Speaking during a meeting with representatives of the United States Agency for International Development (USAID) at the United States Embassy in Abuja, the NDDC Managing Director, Samuel Ogbuku, stressed the need to rebuild public trust and enhance service delivery in the Niger Delta region.
The NDDC delegation, led by Ogbuku, included the Director of Information Technology and Innovation, Emeka Ani; NDDC Consultant on Public-Private Partnership (PPP), Uche Igwe, and other directors.
On the other hand, the USAID delegation from the Peace and Democratic Governance (PDG) programme included the Office Director, Daniel Morris, who connected virtually; Deputy Director, Melissa Desai; Programme Specialist, Aisha Shehu; and Governance Specialist, Machill Maxwell.
The NDDC CEO noted that the meeting was aimed at exploring collaborative strategies that aligned with several United Nations Sustainable Development Goals, SDGs. Specifically, the discussions mirrored the aspirations of SDG 16, which focuses on promoting peace, justice, and building strong institutions, and SDG 17, which advocates for partnerships to achieve these goals.
Ogbuku said that the new management of NDDC was keen on doing things differently, stating that the new approach signified a commitment from the Commission to revitalise its image and operations and align itself more closely with global sustainable development objectives.
The NDDC boss was said to have briefed the USAID team about several ongoing reforms and programmes the Commission had embarked on, including “Project Hope, which is building a comprehensive database of young people in the Niger Delta to ensure that a solid foundation is built for interventions without undue political interferences.”
He also briefed the team about the progress of the ongoing assessment by KPMG, which is now producing a standard operating procedure (SOP) to cover all aspects of the Commission’s activities and transactions.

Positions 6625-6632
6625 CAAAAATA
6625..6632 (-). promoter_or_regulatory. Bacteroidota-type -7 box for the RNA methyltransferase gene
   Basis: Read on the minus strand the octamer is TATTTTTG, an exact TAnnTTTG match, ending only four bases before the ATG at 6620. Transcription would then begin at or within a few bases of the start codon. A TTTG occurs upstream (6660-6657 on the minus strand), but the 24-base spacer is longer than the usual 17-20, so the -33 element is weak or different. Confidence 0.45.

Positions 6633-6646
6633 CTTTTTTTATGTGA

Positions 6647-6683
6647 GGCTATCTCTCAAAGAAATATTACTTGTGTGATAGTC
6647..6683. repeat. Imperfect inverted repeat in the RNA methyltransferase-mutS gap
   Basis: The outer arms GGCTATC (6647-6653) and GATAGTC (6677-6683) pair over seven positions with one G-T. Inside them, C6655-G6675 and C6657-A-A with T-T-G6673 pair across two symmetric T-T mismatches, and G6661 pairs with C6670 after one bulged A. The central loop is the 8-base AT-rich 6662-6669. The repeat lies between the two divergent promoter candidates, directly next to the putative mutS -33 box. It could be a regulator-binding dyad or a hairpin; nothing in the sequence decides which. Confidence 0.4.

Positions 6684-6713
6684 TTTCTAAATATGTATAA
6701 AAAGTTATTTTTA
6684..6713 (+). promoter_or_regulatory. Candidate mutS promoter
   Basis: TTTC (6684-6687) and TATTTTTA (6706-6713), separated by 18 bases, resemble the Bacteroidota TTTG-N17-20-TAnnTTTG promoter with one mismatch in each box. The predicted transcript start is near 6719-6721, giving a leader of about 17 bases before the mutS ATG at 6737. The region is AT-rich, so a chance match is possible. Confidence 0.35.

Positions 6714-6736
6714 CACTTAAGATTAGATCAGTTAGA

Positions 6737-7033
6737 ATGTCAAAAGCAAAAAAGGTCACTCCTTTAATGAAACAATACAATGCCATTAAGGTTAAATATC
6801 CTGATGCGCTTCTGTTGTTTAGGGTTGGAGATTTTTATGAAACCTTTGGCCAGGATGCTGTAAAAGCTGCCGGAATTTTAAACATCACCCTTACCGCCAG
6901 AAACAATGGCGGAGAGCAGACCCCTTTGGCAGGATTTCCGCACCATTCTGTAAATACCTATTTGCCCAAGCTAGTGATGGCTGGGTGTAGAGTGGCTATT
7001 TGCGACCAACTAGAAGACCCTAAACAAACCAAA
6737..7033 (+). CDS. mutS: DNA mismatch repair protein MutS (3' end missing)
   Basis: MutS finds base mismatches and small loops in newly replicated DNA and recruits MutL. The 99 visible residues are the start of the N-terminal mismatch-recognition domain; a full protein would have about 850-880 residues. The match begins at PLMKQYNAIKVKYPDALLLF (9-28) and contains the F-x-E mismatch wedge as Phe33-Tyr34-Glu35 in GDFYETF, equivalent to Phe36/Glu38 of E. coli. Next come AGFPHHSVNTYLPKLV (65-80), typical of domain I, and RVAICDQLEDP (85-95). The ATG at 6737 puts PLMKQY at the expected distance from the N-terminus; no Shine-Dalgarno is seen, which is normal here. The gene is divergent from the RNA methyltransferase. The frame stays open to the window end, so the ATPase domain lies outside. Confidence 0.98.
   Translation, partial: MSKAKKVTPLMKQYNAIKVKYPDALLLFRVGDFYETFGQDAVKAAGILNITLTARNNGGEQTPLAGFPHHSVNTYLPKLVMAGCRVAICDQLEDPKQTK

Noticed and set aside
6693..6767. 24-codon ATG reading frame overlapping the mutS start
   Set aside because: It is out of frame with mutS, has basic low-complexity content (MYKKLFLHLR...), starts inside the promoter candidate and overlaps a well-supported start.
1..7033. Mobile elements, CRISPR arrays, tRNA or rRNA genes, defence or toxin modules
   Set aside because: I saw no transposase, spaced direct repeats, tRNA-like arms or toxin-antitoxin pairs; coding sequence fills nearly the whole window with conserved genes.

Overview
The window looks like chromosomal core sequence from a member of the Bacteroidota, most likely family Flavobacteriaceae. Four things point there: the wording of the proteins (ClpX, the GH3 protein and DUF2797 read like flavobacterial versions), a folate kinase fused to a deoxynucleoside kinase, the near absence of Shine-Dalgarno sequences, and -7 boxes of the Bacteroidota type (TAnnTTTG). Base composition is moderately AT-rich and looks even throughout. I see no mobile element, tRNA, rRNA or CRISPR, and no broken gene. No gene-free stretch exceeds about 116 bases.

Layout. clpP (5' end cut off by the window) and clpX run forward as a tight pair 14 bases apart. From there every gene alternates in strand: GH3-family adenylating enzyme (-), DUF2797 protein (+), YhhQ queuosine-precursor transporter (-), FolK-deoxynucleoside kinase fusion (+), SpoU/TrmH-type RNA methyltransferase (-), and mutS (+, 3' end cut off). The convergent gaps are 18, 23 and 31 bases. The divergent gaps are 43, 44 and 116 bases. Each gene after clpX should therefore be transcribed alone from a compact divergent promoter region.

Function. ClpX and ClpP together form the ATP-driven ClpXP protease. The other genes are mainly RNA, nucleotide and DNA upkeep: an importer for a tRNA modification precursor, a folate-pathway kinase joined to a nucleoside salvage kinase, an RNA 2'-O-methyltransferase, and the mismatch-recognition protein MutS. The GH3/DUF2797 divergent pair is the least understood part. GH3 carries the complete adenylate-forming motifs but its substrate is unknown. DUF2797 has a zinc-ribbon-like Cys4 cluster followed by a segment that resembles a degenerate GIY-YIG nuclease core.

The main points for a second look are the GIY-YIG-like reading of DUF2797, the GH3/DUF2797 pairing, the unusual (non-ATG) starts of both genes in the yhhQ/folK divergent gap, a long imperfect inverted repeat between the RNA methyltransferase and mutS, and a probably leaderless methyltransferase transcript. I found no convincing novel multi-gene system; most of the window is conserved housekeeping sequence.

Ogbuku informed the USAID of the willingness of the Commission to partner with the agency in every area that could empower the women and youth of the region in order to sustain the peaceful atmosphere currently enjoyed in the region. He pointed out specific areas like agriculture, technology, climate change and potential windows through which the agency could explore cooperation in a mutually beneficial manner.
The USAID Office Director, Daniel Morris, commended the proactive efforts of the NDDC, noting that it was indicative of a shift from traditional practices. He expressed enthusiasm over the Commission’s quest to establish productive partnerships.
Morris, who led the USAID team, thanked the NDDC Managing Director for leading the renewed efforts to challenge the negative public perception of the Commission and undertaking interventions that restore stakeholder confidence and rebuild public trust. The two teams agreed to continue to work together both in technical support and other areas in line with the mandate of the Commission.
The Deputy Office Director of the PDG programme, Melissa Desai, affirmed that the agency would consider the areas suggested as they plan the new programme in order to reestablish their footprint in the Niger Delta. She praised the efforts of the Commission in working in synergy with the state governments to ensure adequate coordination that reduces duplication and waste.
The partnership expert and consultant to the Commission thanked the USAID team for the meeting and confirmed that the interaction would continue to ensure that it yielded results that would positively impact on sustainable development in the region.